Mphuthumi Ntabeni is a Cape Town- based freelance writer. He is editor of Cope’s website for the Cape Town Metro – http://www.copetown.org. He writes in his personal capacity.

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Labour and the upper classes.

I would consistently vote Labour if I were a multi-millionaire and a member of the upper classes, even though they are increasing taxes for such people.

You may well wonder at this, so I shall tell you how I would think in that position.

First of all, let’s take a quick look at education. If I had children at Eton or Harrow, or even one of the minor “public schools” I would rejoice at the ruination of the governmental school system.

They are turning out hordes of uneducated children. The sort I would need to populate my factories. The criminals would only serve to keep the working classes and most of the middle classes in check by causing them to fear for their lives. My mansion would be in an area well away from these people, and my staff would keep any riff-raff away.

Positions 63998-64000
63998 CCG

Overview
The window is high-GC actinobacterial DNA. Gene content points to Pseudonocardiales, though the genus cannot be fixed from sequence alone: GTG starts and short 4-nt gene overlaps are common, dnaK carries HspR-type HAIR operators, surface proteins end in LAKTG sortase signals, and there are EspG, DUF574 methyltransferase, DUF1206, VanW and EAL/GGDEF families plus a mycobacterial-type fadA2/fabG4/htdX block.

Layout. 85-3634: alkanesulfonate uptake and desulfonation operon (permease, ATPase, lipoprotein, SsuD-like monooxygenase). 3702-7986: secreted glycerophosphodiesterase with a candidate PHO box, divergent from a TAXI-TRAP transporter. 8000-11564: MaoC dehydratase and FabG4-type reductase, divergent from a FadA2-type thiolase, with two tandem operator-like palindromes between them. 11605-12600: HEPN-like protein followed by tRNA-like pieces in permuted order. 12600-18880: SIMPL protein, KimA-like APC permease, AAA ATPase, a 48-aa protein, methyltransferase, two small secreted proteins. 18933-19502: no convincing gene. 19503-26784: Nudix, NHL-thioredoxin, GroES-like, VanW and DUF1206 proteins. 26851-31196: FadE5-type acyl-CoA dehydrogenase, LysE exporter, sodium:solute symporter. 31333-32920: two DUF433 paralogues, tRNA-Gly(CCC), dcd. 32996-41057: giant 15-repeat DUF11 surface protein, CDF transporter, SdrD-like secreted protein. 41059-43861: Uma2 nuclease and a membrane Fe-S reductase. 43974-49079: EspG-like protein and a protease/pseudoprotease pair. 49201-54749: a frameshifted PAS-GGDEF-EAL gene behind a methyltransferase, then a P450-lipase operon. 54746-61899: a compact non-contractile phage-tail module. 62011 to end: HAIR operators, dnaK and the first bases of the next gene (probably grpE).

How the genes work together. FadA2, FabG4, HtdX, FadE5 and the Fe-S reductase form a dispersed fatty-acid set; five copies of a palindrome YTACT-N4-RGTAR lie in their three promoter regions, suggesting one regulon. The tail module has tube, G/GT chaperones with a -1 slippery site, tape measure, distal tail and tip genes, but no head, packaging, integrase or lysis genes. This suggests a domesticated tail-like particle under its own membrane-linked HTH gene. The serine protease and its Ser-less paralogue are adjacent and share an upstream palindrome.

But my children, as they leave school, and then Oxford, would be assured of entering the lower rungs of the ladder that stretches to the boardroom. The higher up the ladder they travel, the less “ordinary people” they will have to rub shoulders with

The people who really succeed in life are the ones who are more healthy. I wouldn’t mind or regret my private health payments because I know my wealth would ensure my family would be well looked after in this area. The government are wasting billions because of their fear of reforming the health service where the manager is king!

The least wealthy are more frightened of hospitals because of the lack of ability of running their business whilst sick or the fear of contacting MRSA and other deadly diseases.

My private BUPA hospital will allow me full phone and fax access, a small desk for my computer, and my secretary would be able to visit at any time. And, I would be in and out much more quickly.

Yes, Labour is kind to the rich and famous. They would have my vote.